Blog

Enabling Neurodiverse Science Careers – recommendations

We recently finished our NERC funded project ‘Enabling Neurodiverse Science Careers’ which used a co-design approach to develop a set of recommendations for challenging neurotypical cultures in the environmental and natural sciences. Drawing on an evidence review, a survey with neurodivergent scientists and a series of focus groups and interviews with neurodivergent early career researchers […]


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Disability Inclusive Science Careers – project conclusion

The funding for DISC ended in February 2022, however, DISC continues through a range of other projects funded by NERC, Royal Society of Chemistry and the Foundation for the Sociology of Health and Illness. DISC has been a very successful project and our public engagement and impact work continues. Here we share the main messages […]


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A reflective piece on disability training

Olugbenga [Abraham] Babajide Given that disability is a sensitive topic, I’m curious about how well disability training can be successfully delivered to foster a positive change that we all want for more inclusivity and accessibility of disabled academics or scientists in universities. In this short blog, I discuss my reflection of the Disability Inclusive Science […]


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Reflections on the UK National Disability Strategy

Kate Sang and Jen Remnant   On the 28th July the UK Government published its National Disability Strategy which covers education, employment, transport, shopping, housing, leisure and access to public services1. The Strategy comes shortly after the release of a new ONS report on a collection of social and economic outcomes for disabled people in the UK2 which showed that only around half of disabled people of working […]


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Inequalities in the legal profession

Shilan Ucak – Career Ready Intern As society further evolves, one’s initial thought would be that the inequalities are becoming less of a problem, however that is not the case. Features of yourself that should not make you different from others in the way you get treated, for example gender, ethnicity, and a disability are still a cause of inequality, particularly, in the legal profession.   When looking at research on […]


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A summer 2021 DISC update

2021 has been a very busy year for the DISC team as we prepare to bring the project to a conclusion and start to think about how we create a lasting legacy for disabled academics and universities. We are committed to making sure that efforts to create more disability-inclusive research cultures continue beyond the duration […]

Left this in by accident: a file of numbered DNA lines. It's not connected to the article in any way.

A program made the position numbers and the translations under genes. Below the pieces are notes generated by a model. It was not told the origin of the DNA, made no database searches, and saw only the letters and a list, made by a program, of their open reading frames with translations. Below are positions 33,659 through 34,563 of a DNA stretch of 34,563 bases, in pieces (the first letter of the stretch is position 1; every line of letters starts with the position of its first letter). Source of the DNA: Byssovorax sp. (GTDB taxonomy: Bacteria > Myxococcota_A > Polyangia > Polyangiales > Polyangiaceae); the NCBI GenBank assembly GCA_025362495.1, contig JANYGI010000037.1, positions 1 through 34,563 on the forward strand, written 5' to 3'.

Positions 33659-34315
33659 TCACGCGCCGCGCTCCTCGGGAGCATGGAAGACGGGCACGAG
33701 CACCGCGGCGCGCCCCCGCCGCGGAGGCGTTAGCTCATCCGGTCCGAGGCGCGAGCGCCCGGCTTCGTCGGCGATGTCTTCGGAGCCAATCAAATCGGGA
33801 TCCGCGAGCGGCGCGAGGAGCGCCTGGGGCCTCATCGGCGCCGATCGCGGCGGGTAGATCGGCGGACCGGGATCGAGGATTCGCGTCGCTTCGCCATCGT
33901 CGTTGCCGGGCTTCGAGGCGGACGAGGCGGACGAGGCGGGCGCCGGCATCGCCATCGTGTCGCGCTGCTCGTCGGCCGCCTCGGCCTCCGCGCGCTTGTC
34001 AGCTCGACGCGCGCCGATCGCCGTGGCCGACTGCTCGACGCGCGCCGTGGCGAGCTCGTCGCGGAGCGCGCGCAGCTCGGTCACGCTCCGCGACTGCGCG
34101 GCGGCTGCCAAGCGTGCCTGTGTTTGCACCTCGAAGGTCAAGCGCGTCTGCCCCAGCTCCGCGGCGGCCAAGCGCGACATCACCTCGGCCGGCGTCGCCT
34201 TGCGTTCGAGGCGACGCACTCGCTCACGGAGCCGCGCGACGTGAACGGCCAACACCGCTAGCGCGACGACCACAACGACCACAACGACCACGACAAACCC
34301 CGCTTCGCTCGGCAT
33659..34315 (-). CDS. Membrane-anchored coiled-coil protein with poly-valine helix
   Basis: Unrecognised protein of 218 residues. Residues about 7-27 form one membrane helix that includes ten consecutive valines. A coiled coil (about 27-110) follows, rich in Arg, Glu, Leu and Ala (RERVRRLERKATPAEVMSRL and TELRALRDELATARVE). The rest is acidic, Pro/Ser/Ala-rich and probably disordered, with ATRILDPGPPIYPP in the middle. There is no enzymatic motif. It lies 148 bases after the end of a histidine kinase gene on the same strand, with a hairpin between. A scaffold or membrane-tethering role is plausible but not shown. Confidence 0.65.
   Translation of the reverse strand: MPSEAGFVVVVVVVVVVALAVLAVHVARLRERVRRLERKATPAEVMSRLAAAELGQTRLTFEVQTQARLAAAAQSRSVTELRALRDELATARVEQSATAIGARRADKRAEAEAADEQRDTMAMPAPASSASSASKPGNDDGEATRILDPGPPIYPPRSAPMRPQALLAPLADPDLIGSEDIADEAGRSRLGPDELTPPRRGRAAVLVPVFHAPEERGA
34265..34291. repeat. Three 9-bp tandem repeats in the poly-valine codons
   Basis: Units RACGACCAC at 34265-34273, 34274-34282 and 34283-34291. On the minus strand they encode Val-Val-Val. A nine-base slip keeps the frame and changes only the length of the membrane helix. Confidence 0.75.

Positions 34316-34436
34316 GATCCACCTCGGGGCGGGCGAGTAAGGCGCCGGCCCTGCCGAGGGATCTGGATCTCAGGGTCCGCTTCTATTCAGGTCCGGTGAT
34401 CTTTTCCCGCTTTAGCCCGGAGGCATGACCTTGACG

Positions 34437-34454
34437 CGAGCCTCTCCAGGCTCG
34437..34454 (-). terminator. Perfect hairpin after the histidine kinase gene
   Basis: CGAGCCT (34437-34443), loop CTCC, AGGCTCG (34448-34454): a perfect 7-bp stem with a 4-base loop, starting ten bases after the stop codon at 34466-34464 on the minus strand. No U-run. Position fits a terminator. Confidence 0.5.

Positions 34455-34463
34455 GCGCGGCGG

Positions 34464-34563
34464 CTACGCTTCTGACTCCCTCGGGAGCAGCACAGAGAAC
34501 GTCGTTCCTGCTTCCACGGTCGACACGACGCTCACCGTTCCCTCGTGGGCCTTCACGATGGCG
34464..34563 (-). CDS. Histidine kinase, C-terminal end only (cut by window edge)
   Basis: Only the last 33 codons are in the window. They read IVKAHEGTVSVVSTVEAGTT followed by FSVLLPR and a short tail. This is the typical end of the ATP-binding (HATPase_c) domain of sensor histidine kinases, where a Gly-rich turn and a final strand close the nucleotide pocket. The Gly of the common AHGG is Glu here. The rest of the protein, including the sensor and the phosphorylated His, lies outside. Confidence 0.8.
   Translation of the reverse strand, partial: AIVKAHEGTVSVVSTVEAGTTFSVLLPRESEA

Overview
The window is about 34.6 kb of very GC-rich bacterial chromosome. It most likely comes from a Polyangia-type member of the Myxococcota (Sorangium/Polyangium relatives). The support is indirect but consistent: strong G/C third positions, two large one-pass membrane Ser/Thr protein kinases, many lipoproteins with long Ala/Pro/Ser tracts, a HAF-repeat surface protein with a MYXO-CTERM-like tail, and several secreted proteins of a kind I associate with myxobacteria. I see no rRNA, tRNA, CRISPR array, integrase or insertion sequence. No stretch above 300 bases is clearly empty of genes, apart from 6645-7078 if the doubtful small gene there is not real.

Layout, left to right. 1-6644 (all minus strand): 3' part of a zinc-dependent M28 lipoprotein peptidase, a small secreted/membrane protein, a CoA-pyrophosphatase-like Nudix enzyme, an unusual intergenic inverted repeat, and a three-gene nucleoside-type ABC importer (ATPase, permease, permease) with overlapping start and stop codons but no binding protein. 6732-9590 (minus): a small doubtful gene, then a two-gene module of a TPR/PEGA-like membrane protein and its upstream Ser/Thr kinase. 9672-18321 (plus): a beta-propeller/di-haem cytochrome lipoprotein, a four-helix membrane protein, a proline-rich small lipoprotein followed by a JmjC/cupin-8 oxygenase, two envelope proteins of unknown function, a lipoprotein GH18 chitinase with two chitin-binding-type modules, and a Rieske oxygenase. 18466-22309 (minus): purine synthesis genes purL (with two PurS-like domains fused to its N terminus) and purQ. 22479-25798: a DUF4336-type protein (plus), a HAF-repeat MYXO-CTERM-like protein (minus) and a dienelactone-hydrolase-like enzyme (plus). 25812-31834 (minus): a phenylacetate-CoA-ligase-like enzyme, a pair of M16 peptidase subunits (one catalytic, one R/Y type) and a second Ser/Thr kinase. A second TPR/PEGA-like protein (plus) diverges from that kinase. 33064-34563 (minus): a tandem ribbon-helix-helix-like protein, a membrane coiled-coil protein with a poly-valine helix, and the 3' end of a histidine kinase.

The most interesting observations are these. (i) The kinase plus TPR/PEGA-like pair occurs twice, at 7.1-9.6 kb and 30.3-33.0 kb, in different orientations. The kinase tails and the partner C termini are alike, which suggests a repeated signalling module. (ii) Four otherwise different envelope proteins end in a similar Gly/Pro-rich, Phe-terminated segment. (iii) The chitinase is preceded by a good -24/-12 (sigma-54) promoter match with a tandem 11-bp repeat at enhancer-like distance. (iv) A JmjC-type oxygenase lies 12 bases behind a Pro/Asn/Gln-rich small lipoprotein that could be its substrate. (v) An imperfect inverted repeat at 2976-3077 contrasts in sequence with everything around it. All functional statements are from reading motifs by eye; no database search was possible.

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Creating Disability Inclusive Science Careers

4/8/21, 10am – 3.30pm  Disability Inclusive Science Careers (DISC) is running an online workshop inviting scientists to hear from and talk to decision-makers across funders, senior managers in universities and Scottish Government representatives, alongside other academic workplace stakeholders such as the University and Colleges Union, and the National Association of Disabled Staff Networks.  The workshop will explore the changes necessary to make academic science careers more inclusive and accessible.  The morning session (10-12.30) will focus on university decision-making […]


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Understanding the role of human resource management in the workplace experiences of disabled people

Sang, K., Calvard, T. and Remnant, J., 2021. Disability and academic careers: Using the social relational model to reveal the role of human resource management practices in creating disability. Work, Employment and Society.  In 2017 I was awarded an EPSRC career acceleration grant which gave me the opportunity to explore the experiences of disabled academics. Supported […]


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And Action!

Jen Remnant As has been mentioned previously on the blog, an important output of DISC is a training package targeted at University leaders. The purpose of the training is to help them to develop more inclusive and accessible working environments for the current disabled staff, and potential future employees. The training is divided into 3 […]


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Revisiting data – creating character vignettes

Jen Remnant One of the privileges of doing empirical research is returning to the data, either to see if there is something you missed during your previous analysis or to find something specific. One of the reasons I have been returning to interview data from DISC has been to write ‘vignettes’ for the delivery of […]


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